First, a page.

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Case Report

A 21-year-old female student presented at our clinic for vision screening. She had a history of bilateral inferior chorioretinal coloboma and amblyopia in the left eye. At presentation, her vision was stable in both eyes. On ophthalmic examination, the best-corrected visual acuity (Snellen chart) was 20/25 in the right eye and 20/200 in the left eye. Apart from bilateral chorioretinal coloboma, the dilated fundus examination revealed a raised, rounded, orange-red retinal lesion, two-disk diameter in size and localized in the nasal midperipheral region, distant from the chorioretinal coloboma in her right eye. In addition, the tumoral lesion had a large feeder vessel (Figure 1). The growth pattern appeared sessile. The macular area was not affected in both the eyes. Fluorescein angiography clearly indicated early hyperfluorescence coupled with late leakage of the vascular lesion (Figure 2). The patient was diagnosed with solitary retinal capillary hemangioma in the right eye. She was further screened to detect additional hemangiomas that usually occur in association with von Hippel–Lindau syndrome. The systemic clinical and neurologic examination findings were normal. Magnetic resonance imaging findings of the brain, liver, kidney, and pancreas were normal. Genetic analysis for VHL-gene mutation was also negative. There was no family history of either hereditary ocular disease or systemic disease.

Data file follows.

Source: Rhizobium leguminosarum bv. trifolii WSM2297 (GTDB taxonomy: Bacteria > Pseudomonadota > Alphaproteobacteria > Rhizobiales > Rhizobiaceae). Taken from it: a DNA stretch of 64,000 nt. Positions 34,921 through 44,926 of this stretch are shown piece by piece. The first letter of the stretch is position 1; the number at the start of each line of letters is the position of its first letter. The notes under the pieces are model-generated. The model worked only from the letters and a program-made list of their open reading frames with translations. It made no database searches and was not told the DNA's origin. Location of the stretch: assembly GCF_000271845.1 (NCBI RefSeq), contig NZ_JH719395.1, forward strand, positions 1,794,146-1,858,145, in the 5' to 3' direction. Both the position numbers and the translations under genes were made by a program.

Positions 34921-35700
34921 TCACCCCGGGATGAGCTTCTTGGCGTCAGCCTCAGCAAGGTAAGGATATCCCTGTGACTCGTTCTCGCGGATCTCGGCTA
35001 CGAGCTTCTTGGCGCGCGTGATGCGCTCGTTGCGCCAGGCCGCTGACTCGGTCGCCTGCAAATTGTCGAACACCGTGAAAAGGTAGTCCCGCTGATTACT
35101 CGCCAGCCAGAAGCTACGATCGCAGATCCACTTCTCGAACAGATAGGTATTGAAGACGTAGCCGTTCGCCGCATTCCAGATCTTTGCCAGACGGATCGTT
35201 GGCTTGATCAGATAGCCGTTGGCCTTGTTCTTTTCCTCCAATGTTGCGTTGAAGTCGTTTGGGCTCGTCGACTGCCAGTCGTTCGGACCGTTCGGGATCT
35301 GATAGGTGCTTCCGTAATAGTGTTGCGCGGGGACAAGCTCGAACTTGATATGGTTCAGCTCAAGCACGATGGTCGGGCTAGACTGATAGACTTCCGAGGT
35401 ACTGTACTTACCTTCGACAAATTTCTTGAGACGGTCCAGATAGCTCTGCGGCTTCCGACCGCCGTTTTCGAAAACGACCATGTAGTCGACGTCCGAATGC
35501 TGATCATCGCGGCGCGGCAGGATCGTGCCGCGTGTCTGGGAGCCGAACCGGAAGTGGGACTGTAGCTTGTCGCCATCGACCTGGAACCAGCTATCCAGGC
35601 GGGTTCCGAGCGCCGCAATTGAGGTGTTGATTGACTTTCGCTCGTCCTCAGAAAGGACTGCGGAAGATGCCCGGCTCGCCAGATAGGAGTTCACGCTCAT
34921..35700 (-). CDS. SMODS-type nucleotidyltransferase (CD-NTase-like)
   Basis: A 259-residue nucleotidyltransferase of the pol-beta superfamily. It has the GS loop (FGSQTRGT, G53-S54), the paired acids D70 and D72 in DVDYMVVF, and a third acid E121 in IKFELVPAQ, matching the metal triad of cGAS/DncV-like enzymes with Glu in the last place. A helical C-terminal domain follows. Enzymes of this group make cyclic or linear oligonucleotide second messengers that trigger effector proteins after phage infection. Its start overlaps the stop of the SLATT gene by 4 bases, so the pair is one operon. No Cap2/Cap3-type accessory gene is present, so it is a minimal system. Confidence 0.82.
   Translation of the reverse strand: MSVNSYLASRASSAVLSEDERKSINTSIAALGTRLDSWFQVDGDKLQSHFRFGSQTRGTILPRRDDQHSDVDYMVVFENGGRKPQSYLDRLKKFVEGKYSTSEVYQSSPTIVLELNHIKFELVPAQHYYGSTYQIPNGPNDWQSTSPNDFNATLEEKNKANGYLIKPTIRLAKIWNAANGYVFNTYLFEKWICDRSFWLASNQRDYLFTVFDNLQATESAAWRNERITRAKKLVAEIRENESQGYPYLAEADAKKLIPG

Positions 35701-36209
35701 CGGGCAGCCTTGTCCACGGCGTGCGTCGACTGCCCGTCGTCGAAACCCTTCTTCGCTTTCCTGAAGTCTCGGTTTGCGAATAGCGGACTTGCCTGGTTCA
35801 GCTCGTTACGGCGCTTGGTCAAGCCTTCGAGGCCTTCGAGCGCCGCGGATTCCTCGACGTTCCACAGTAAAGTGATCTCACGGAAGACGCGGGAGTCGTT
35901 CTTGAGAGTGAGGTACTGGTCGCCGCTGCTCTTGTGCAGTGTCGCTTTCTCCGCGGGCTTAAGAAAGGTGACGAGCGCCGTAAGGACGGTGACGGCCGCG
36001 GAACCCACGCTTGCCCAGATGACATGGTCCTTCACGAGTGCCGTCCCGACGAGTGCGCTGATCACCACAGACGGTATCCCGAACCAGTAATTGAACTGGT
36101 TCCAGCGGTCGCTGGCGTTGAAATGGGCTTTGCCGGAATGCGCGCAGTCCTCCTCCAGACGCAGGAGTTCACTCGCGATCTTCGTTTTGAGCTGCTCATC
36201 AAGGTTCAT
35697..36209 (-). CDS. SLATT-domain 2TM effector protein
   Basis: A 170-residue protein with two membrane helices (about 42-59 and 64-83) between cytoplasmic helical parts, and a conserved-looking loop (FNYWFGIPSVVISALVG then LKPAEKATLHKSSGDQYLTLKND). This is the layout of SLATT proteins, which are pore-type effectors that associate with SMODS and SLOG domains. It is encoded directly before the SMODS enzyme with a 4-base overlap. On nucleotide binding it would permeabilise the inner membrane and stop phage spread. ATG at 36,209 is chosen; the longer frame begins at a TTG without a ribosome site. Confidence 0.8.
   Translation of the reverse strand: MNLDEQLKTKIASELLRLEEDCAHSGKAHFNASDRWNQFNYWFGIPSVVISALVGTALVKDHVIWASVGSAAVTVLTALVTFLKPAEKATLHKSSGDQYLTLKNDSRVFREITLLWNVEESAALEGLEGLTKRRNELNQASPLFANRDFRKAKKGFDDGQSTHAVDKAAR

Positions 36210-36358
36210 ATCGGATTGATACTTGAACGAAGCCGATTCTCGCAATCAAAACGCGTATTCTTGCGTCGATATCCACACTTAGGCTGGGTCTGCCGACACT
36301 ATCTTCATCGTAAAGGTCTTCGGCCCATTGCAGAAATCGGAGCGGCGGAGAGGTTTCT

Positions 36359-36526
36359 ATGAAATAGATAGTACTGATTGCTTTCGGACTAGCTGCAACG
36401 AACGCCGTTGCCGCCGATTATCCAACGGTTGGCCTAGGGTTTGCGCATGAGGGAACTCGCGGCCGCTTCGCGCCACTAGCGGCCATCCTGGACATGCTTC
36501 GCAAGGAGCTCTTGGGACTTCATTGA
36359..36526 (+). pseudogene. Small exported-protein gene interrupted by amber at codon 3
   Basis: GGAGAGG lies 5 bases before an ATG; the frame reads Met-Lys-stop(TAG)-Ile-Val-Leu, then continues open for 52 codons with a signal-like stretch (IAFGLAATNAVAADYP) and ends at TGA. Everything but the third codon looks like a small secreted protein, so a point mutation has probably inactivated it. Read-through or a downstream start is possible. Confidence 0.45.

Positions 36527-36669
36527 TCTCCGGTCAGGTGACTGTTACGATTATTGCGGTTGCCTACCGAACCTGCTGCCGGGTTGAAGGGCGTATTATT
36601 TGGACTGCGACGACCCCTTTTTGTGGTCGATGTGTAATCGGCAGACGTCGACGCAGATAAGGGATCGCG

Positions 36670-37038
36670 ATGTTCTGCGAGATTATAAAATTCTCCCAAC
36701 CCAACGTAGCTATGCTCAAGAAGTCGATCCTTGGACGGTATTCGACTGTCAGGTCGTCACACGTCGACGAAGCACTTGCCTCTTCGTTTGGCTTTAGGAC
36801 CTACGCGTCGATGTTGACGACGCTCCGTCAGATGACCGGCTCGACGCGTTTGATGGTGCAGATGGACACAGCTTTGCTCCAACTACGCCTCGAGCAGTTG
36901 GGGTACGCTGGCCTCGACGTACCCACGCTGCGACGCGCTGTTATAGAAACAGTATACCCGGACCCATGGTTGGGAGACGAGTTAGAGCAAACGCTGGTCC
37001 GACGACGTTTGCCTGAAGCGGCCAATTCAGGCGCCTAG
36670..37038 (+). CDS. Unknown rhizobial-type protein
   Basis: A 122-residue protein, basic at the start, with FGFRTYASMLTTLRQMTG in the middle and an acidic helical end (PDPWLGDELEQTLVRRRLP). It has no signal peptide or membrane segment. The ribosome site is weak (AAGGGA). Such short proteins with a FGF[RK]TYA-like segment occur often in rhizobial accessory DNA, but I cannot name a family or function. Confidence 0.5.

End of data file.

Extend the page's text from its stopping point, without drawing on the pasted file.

Fig. 1

Fig. 1

Fig. 2

Fig. 2

Several sessions of argon laser therapy on and around the lesion were performed to achieve feeder vessel collapse (Figure 3). Progressive resolution of the subretinal fluid around the tumor was also reported. However, 6 months after remission, a new subretinal fluid collection placed around the tumor was observed, along with the presence of a new engorged vessel visible inferiorly to the tumor (Figure 4). No additional tumoral lesions were detected in the area. This finding substantiates the fact that a retinal capillary hemangioma could be fed back by a new feeder vessel after several months in remission. A new session of argon laser therapy was sufficient to reduce the exudation and render the tumor inactive (Figure 5). The patient has been followed up every 3 months over a period of 2 years and the clinical features of the treated tumor were unchanged during this period of follow-up.

Fig. 3

Fig. 3

Fig. 4

Fig. 4

Fig. 5

Fig. 5

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Discussion

To our knowledge, this is the first reported case of a combination of bilateral chorioretinal coloboma and unilateral retinal hemangioma in a previously healthy patient.